Witness unable to identify intruders in fatal Flanders home invasion

A witness to a fatal 2013 Flanders home invasion was unable to identify any of the intruders during testimony in the trial of the accused gunman Tuesday. 

Eric Walker, 48, said he was sleeping at about 3 a.m. in the Priscilla Avenue home where he lived with his girlfriend, Latisha Diego, when he heard men break into the home. One of them came into his room and pointed a shotgun at him and Ms. Diego, he said.

Mr. Walker, who said the intruder was wearing a mask and black clothing and stood between 5-foot-nine-inches to 6-feet tall, told them to sit on the bed and “don’t move.”

“I told Latisha to chill out,” Mr. Walker said, adding that he and Ms. Diego stayed sitting on the bed during the ordeal.

Mr. Walker said he heard a noise coming from the kitchen area. “I thought they were ransacking the house,” he said.

It turned out to be a struggle between one of the intruders and 21-year-old Demitri Hampton, who had been awake at the time of the break-in, and who was shot and killed in the struggle.

Mr. Walker said he heard “two or three gunshots.”

After that, Mr. Hampton came out covered in blood and stumbled into the bedroom and fell across the bed. Mr. Hampton’s girlfriend, Frances Acevedo, who lived in the basement of the home with him, tried to stop the bleeding by putting towels on his chest, Mr. Walker said.

His testimony made no mention of how many intruders there were, as prior witnesses have said there were two, while others said three. Mr. Walker said he only saw the one masked intruder who pointed the gun at him.


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Much of the questioning of Mr. Walker revolved around his alleged past as a drug dealer.

He acknowledged to both assistant district attorney Glenn Kurtzrock and defense attorney Brendan Ahern that used to sell crack, but said he now works as an electrician.

Asked how long ago he sold crack, Mr. Walker initially said, “oh, back in the day.” Asked for more specifics, he said at least a year or two before the shooting on Jan. 27. 2013.

Mr. Ahern reminded him that he told detectives in February of 2013 that he stopped selling crack “six or seven years” earlier. Mr. Walker said he didn’t recall.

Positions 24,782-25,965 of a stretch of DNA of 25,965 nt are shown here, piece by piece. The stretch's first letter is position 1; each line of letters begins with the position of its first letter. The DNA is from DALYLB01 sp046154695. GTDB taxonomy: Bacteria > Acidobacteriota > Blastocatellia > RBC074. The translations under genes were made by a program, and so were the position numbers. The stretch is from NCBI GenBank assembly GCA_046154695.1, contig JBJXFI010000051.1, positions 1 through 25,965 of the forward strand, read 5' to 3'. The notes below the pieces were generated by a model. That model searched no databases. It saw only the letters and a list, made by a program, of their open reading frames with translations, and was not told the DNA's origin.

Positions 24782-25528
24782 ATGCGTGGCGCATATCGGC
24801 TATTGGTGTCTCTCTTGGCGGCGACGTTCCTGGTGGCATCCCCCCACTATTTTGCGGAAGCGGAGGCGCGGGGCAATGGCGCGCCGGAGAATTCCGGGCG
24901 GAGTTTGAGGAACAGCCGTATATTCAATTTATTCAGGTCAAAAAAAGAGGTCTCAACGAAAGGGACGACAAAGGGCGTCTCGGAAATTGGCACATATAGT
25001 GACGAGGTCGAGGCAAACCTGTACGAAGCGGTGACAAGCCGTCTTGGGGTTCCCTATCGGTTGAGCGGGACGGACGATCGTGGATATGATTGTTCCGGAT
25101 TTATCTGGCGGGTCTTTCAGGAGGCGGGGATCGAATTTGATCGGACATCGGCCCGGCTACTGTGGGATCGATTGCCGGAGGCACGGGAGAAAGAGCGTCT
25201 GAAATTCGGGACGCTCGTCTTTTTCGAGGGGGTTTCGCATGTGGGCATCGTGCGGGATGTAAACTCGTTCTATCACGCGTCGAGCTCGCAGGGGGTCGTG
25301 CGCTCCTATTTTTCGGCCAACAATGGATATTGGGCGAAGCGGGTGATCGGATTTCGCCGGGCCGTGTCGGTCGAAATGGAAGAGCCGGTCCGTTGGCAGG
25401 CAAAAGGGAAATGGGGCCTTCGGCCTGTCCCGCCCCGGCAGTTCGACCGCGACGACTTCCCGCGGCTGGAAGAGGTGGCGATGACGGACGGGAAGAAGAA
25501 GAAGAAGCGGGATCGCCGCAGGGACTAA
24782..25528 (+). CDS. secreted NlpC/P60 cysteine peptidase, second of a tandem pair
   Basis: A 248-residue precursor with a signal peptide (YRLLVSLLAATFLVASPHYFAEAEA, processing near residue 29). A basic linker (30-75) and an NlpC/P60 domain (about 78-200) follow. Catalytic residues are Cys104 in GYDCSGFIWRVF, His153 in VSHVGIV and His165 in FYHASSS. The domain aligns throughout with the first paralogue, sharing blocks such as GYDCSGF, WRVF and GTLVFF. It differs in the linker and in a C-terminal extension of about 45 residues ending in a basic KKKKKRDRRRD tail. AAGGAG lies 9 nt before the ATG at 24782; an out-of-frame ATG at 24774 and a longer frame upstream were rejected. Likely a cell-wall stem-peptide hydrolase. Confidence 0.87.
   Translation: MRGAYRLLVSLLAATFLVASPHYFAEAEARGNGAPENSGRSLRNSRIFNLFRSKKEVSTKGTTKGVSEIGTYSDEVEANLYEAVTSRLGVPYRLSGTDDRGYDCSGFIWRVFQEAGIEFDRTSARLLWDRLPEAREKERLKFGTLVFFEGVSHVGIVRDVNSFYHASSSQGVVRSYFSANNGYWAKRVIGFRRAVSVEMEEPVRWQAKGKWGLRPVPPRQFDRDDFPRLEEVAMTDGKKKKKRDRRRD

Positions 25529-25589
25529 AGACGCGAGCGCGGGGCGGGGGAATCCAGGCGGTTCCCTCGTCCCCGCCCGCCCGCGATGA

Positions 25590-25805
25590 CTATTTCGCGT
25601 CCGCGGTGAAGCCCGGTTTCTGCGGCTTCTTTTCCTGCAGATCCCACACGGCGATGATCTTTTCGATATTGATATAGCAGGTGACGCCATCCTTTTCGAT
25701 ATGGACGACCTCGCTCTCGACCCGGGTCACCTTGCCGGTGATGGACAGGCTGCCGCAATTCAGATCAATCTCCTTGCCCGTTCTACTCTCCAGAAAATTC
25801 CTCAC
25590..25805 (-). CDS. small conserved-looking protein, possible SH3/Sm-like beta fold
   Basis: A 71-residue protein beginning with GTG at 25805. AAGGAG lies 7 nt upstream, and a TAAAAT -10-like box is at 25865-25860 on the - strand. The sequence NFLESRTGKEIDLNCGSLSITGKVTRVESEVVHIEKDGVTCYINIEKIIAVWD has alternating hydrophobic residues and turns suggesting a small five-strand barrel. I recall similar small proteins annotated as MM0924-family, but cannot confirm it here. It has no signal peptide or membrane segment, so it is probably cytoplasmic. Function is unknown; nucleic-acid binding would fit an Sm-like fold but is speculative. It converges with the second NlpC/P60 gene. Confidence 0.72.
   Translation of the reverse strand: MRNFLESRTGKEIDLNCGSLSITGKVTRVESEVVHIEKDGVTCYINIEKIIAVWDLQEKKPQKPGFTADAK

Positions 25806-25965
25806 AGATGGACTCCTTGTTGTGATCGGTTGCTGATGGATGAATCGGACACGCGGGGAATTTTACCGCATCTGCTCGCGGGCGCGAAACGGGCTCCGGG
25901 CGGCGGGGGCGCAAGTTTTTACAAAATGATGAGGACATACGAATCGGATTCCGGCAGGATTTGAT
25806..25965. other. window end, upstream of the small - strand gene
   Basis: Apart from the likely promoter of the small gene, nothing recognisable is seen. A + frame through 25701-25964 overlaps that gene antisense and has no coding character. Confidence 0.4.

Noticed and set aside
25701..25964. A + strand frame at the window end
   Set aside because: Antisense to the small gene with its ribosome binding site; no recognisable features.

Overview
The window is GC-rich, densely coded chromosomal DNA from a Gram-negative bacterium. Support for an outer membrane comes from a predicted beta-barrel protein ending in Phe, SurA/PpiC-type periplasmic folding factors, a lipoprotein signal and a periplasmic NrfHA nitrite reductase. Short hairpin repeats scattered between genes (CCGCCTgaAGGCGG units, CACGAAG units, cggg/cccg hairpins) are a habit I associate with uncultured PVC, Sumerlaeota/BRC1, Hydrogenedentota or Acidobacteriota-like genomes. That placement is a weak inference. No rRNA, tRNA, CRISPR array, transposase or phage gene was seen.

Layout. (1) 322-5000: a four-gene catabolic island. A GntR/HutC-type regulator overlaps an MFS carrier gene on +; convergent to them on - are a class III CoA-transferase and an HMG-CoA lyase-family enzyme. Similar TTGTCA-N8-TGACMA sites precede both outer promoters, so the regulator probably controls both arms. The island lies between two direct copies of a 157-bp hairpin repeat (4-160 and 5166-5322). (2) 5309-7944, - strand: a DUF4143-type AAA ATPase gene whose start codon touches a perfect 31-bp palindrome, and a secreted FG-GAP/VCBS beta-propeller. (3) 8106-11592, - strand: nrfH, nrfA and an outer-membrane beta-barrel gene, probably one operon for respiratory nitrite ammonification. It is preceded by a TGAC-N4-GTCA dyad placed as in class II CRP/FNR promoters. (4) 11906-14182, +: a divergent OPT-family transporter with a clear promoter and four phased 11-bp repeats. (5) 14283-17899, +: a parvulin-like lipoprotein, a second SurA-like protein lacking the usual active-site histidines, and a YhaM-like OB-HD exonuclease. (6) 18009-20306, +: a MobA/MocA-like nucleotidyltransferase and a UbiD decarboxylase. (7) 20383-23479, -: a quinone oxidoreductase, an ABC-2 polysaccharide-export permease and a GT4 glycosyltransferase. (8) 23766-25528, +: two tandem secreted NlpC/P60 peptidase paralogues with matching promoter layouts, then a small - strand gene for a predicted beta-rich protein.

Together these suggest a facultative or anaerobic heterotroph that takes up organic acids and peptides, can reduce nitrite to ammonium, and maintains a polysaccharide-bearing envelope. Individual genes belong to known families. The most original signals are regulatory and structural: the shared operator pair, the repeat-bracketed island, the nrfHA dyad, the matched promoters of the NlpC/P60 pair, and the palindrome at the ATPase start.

Mr. Booker, 32, who lived in Brentwood at the time, and three co-defendants — sister Danielle Hall, brother Corry Wallace and Michael Parrish —  were each charged with second-degree murder and first-degree burglary for the 3 a.m. robbery and shooting.

Mr. Wallace pleaded guilty in exchange for testimony against Mr. Booker. Ms. Hall and Mr. Parrish are awaiting separate trials.

Mr. Ahern also asked Mr. Walker if he knew Corry Wallace. Mr. Ahern had said in his opening statement that Mr. Wallace, not Mr. Booker, fired the shot that killed Mr. Hampton.

Mr. Walker said he “knew of him,” but only met him once or twice at a friend’s house. He said he didn’t know if Mr. Wallace was a crack user.

Mr. Ahern attempted to ask if the intruders had asked if there were drugs in the room, but Mr. Kurtzrock objected, and the objection was sustained by Suffolk County Supreme Court Judge John Collins.

Mr. Walker did say there was only $150 in the house at the time. He said he never sold drugs from his house, only doing so “on the streets.” Mr. Walker also acknowledged that he has won several large Lottery prizes in the past, something his girlfriend mentioned in her testimony last week.

Mr. Kurtzrock confirmed outside courtroom that Mr. Wallace’s lottery winnings have been confirmed by investigators.


Three experts from the Suffolk County Crime Lab also testified Tuesday, as did a former identification section officer from the Suffolk County Police Department.

Detective Daniel Fitzpatrick, who worked in the identification section in 2013, said Mr. Hampton’s fingerprints were found on his cellphone, which was the only useable print he recovered.

Jurors were shown a video of the crime scene, which showed blood stains on the wall of the kitchen and the bedroom Mr. Hampton stumbled into after being shot in the chest, as well as a gunshot in a ceiling tile.

Mr. Ahern asked if they were able to detect fingerprints on bullets that have been fired.

Det. Fitzpatrick said he has never gotten a useful fingerprint from an exploded bullet casing.

“I’ve tried a couple hundred times, at least,” he said.

Later on, Joseph Galdi, a supervisor at the Suffolk Crime Lab’s Biological Sciences Section, testified that the only blood found at the scene was that of Mr. Hampton.

The case is scheduled to continue Wednesday with testimony from Suffolk County Police Homicide Detective Brendan O’Hara. He is expected to be the prosecution’s final witness.

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